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Ajeet Khurana

Ajeet Khurana

Member, Mumbai Angels
Mumbai

About Me

I am a full-time investor, and mentor several rapidly growing businesses in what is commonly called the "startup" landscape. Straight out of an MBA program from the McCombs School of Business at the University of Texas, I chose the rather unorthodox path of taking on a full-time teaching assignment. That didn't last long, but was indicative of the strong emphasis on solid conceptual knowledge. Eventually, I turned into an education entrepreneur through most of the 1990s – a business I exited in the year 2000.

My Criteria for Investing in Startups

All criteria can basically be boiled down to two: market and team. Market includes the sector, the idea, and the product. The team includes the personality, thought process, cohesion, skill-set, maturity, credibility and background of the founders. Some angel investors focus almost entirely on one of these two basic criteria. In my case, I use "market" as my elimination criteria. If I feel that the entrepreneur in not in the right market, I will not invest. But after elimination by market, I proceed with selection based entirely on team. At the selection stage, I ignore my beliefs about the market. Note, that market does not necessarily relate to the exact and specific offering of the startup – that can change over time. Instead, it focuses on the sector of the economy that the company operates in, and the value it attempts to create for its customers.

Attributes I Look for in an Entrepreneur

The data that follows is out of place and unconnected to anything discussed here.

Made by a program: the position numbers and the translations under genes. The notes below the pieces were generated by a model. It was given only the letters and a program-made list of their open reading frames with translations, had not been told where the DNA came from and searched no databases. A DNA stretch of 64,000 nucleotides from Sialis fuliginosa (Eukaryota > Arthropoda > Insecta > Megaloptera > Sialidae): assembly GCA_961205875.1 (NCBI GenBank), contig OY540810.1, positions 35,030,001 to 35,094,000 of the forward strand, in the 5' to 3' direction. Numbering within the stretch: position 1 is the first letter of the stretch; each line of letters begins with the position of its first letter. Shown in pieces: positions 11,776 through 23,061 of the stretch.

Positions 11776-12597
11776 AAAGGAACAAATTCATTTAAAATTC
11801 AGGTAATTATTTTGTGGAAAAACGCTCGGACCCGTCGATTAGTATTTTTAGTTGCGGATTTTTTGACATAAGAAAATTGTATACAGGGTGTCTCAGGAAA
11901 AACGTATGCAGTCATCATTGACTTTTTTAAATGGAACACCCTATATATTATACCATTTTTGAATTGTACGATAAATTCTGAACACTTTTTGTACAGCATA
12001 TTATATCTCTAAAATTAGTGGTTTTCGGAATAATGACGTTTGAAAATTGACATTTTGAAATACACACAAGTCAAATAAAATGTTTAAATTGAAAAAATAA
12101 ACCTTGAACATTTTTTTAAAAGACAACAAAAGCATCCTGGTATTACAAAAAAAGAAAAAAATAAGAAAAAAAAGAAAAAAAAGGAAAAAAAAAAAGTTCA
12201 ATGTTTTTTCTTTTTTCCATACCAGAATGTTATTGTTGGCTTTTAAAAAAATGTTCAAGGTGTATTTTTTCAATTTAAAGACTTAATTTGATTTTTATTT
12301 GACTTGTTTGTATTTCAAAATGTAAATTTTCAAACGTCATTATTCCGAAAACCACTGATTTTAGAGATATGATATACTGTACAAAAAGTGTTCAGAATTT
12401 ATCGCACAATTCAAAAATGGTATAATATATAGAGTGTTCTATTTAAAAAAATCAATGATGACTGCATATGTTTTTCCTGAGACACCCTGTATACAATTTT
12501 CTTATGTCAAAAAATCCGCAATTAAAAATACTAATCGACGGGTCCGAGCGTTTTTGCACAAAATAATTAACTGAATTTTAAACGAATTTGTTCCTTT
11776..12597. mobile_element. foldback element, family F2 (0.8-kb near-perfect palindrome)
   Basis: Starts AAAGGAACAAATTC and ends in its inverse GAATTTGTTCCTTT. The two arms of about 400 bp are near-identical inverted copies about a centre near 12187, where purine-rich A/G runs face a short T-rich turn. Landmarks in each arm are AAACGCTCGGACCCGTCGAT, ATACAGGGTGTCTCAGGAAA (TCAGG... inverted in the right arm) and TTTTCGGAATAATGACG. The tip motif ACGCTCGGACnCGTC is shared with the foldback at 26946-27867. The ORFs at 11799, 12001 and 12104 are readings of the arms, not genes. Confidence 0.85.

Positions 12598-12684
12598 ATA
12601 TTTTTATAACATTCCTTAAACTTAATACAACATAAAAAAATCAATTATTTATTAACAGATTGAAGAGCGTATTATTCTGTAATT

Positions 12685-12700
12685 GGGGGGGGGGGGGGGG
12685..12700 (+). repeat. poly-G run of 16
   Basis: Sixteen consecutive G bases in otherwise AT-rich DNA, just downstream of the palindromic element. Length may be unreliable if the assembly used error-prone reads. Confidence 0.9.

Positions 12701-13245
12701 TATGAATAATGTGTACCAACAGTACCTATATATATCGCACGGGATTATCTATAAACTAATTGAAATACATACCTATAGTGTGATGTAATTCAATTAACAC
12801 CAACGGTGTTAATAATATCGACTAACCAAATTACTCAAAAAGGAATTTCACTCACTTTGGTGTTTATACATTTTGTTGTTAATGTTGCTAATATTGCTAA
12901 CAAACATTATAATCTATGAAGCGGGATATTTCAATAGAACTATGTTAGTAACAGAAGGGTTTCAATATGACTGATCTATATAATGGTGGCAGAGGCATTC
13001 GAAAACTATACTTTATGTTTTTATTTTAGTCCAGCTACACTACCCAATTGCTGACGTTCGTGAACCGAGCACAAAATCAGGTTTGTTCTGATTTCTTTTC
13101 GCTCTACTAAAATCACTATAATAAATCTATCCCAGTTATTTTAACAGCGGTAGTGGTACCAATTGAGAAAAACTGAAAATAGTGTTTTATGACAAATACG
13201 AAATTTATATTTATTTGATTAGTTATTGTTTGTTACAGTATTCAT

To begin with, I think that honesty is critical. And honesty is not a narrow trait. I like to see honesty in the entrepreneur's thinking and in relationships. I like to see entrepreneurs honestly admitting to the fact that almost all the problems that their startup is facing are entirely owing to the limitations of the entrepreneurs themselves. Lack of honesty is a deal breaker when I receive mentorship requests. Other than that, I like to see entrepreneurs demonstrate conviction in their offering. Conviction is not about being able to defend your ideas in a verbal duel. Instead it is about genuinely feeling that your offering is going to make a big difference to its consumers. And finally, I like to deal with entrepreneurs who have a need for speed. This last one is as important as the previous two. But as an investor I find myself to be a better judge of honesty and conviction. I have had to face the frustration of entrepreneurs demonstrating paralysis-by-analysis all too often. Other factors such as background, knowledge, connections, and other resume-items present themselves as hygiene factors in selecting the entrepreneur.

Common Mistakes Startups Make

Entrepreneurs are as creative in committing mistakes as they are in coming up with business solutions. So there is no one-size-fits-all here. But some of the most common mistakes I have seen startups make are:
  • Working under the false assumption that raising investor's money is in itself a big business goal. It is not! Investor's money has to help the entrepreneur achieve its big goals.
  • Paying people too high, too low, or arbitrarily. Hiring has to be part of a well thought out process. It does not necessarily need an HR expert, but it does require some soul-searching by the entrepreneur in terms of the kind of initial employees they would like to build their organization with.
  • Seeing investors are gods before the investment, and like the devil immediately thereafter. This one is also the investor's fault as they sometimes assume that they know more than the entrepreneur about the business.
There are many other common flaws. But the lesson is clear. On the one hand, all entrepreneurs are going to make mistakes. On the other, no entrepreneurial venture is so strong that it can withstand an entrepreneur who makes every mistake possible. You can fail (some would even say "should fail") at some things, but you should not always have to reinvent the wheel. Instead, you should learn from other people's mistakes as well.

Portfolio Companies

Some of the companies (in alphabetical order) that I have invested in 2012; and my primary rationale: